These decisions are succinctly summarized in Jaben v. United States, 381 U.S. 214, 224, 85 S. Ct. 1365, 1371, 14 L. Ed. 2d 345, 353, rehearing denied, 382 U.S. 873, 86 S. Ct. 19, 15 L. Ed. 2d 114. There the court said that it is not necessary that each allegation be independently documented or each fact leading to complainant's conclusion be spelled out. "It simply requires that enough information be presented to the [magistrate] to enable him to make the judgment that the charges are not capricious and are sufficiently supported to justify bringing into play the further steps of the criminal process."

The United States Supreme Court has made it clear in the cases discussed that its interpretation of the Fourth Amendment is made applicable to the states by the provisions of the Fourteenth Amendment. Consequently, we can no longer assess the sufficiency of a criminal complaint by the tests announced in our prior decisions, and to the extent they are inconsistent with the results here reached we overrule State ex rel. Stundahl v. Richardson, 34 Minn. 115, 24 N.W. 354; State v. Volk, 144 Minn. 223, 174 N.W. 883; State v. Binder, 190 Minn. 305, 308, 251 N.W. 665, 667; and State ex rel. Walton v. Tahash, 267 Minn. 555, 126 N.W.2d 387.

Turning to the case at hand, it is apparent on the face of the complaint that there is no showing the complainant had any personal knowledge of the commission of the crime alleged. Indeed, there is no showing what the officer's source of information was, whether hearsay or otherwise, let alone an opportunity for a magistrate to pass on its reliability. We are equally troubled by the failure to comply with § 629.42 which, as the Fourth Amendment has now been construed, clearly applies to felony prosecutions and requires the complaint to be executed before a magistrate rather than a clerk. While this issue has not been raised in the cases to which we have referred, the necessity for an objective and impartial determination by a judicial officer has been consistently treated as a principle so fundamental its application does not seem to have been seriously questioned. We therefore conclude that the complaint in the instant case did not show probable cause for the issuance of the warrant and was not executed before a proper officer.[4] Hence, we hold petitioner's original arrest was illegal.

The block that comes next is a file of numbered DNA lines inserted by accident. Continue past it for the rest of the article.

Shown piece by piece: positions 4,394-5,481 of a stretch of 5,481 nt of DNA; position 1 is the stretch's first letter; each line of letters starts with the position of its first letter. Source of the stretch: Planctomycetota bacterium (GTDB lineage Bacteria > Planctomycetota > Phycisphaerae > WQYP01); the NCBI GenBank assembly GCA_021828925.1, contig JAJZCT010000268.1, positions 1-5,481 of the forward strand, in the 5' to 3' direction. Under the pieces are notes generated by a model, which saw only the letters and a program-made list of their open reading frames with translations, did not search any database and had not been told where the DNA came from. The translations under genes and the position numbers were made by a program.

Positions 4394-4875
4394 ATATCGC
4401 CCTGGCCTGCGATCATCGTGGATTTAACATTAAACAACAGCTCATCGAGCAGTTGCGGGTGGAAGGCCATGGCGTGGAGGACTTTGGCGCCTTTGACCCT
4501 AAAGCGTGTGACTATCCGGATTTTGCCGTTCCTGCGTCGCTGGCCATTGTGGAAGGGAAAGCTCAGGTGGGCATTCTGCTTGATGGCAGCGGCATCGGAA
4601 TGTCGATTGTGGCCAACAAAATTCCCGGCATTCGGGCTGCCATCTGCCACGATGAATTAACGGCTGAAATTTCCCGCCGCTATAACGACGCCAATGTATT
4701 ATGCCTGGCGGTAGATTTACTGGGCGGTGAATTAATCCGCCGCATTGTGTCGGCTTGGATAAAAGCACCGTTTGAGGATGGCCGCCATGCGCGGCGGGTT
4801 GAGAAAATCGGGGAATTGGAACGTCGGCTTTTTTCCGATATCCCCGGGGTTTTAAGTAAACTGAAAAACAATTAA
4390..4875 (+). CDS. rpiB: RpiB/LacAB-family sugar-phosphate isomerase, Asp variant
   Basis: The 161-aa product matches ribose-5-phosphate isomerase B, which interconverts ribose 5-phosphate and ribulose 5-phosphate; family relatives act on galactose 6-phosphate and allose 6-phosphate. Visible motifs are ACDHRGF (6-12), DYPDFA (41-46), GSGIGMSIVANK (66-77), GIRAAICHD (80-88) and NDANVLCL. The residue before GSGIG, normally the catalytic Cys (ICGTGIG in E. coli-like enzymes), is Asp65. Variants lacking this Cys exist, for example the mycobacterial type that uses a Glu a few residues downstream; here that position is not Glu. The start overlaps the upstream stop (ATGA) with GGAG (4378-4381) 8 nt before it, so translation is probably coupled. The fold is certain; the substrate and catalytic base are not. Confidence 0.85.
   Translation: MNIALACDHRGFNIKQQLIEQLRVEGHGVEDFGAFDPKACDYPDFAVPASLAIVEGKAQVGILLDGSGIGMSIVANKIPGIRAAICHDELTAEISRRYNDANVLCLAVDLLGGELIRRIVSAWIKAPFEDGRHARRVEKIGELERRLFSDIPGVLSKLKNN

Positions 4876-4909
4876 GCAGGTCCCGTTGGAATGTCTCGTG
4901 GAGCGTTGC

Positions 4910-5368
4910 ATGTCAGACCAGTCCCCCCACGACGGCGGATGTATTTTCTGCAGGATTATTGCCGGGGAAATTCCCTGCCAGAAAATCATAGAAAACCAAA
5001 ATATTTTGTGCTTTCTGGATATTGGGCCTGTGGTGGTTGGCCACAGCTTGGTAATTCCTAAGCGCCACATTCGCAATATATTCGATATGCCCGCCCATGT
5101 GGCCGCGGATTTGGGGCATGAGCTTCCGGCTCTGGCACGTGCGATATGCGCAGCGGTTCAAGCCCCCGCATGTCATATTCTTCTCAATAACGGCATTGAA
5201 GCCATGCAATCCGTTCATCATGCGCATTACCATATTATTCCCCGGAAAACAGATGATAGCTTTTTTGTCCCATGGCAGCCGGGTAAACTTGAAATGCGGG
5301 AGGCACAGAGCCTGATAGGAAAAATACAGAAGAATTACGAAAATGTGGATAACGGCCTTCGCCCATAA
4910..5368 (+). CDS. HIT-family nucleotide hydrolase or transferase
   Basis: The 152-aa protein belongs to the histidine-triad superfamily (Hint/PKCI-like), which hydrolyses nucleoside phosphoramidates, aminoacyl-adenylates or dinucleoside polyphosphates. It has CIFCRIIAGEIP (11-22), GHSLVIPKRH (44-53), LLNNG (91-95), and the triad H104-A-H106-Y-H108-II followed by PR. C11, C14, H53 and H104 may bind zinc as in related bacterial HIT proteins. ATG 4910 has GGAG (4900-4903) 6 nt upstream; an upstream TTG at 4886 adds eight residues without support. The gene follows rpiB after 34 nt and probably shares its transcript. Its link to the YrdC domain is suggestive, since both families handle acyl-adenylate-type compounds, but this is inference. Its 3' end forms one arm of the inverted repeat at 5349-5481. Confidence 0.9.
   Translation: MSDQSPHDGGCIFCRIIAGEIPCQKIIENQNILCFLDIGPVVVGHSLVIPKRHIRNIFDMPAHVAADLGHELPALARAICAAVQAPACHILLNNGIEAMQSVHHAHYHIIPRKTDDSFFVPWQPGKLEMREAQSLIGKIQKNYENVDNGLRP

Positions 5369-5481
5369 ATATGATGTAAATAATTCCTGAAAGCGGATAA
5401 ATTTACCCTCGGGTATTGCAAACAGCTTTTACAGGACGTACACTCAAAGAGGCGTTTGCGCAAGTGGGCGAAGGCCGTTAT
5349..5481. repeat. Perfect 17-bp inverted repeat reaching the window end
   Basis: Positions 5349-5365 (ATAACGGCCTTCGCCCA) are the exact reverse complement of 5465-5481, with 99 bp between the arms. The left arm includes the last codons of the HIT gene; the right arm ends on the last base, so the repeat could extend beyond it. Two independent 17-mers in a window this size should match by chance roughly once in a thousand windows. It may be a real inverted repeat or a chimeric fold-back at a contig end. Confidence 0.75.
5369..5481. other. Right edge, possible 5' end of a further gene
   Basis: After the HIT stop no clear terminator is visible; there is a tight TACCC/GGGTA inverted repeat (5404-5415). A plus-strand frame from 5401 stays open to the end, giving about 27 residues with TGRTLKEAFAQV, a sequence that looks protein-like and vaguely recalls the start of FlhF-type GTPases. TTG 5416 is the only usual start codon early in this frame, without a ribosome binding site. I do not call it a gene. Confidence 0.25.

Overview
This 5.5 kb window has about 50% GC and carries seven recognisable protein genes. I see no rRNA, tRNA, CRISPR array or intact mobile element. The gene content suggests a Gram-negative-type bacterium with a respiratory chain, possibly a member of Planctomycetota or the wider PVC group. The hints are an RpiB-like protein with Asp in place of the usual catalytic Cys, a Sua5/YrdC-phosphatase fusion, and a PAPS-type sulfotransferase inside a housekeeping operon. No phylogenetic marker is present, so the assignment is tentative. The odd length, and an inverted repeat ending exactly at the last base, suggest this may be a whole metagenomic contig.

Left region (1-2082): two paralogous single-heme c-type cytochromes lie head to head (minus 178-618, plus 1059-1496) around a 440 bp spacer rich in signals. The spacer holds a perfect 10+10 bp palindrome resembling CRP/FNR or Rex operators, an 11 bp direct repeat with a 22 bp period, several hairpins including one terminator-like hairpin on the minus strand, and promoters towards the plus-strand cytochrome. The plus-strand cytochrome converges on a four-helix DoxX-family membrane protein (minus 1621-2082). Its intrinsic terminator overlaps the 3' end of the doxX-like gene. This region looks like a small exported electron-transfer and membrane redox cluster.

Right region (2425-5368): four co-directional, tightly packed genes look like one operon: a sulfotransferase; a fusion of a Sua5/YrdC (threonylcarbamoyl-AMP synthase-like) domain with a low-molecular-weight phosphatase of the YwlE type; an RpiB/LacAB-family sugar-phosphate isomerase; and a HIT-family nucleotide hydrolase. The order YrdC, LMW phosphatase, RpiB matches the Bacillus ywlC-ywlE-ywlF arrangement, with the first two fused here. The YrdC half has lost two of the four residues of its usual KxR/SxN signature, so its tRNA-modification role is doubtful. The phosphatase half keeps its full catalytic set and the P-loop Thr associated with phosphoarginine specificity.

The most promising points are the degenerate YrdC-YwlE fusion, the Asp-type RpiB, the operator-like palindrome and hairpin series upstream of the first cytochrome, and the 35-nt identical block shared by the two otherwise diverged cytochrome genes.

*386 2. In support of his position that he has not waived his right to challenge the validity of his arrest by a plea of guilty, petitioner cites United States ex rel. Durocher v. LaVallee (2 Cir.) 330 F.2d 303. There the court had before it the question of whether the right to counsel under Gideon v. Wainwright, 372 U.S. 335, 83 S. Ct. 792, 9 L. Ed. 2d 799, 93 A.L.R.2d 733, should be retroactively granted where it was not asserted until the appeal was taken. The Federal court concluded that a request for court-appointed counsel as a matter of constitutional right prior to the Gideon decision would have been futile under the law which then obtained. Waiver is the intentional relinquishment of a known right, and where a defendant is necessarily unaware of the right because it has not yet been recognized, he cannot be said to have waived it. While we do not quarrel with the rule adopted in LaVallee, it has no application to the matter at hand. The Giordenello case was decided in 1958 and the Aguilar decision was handed down June 15, 1964. The petitioner here before us did not plead guilty to the crime of criminal negligence until November 23, 1964, by which time his Fourth Amendment rights had already been enunciated. We therefore hold that he has waived his right to question the propriety of the complaint.[5] Only where the defendant makes a special appearance and challenges the legality of his arrest prior to entering a plea will that issue be preserved on appeal.[6]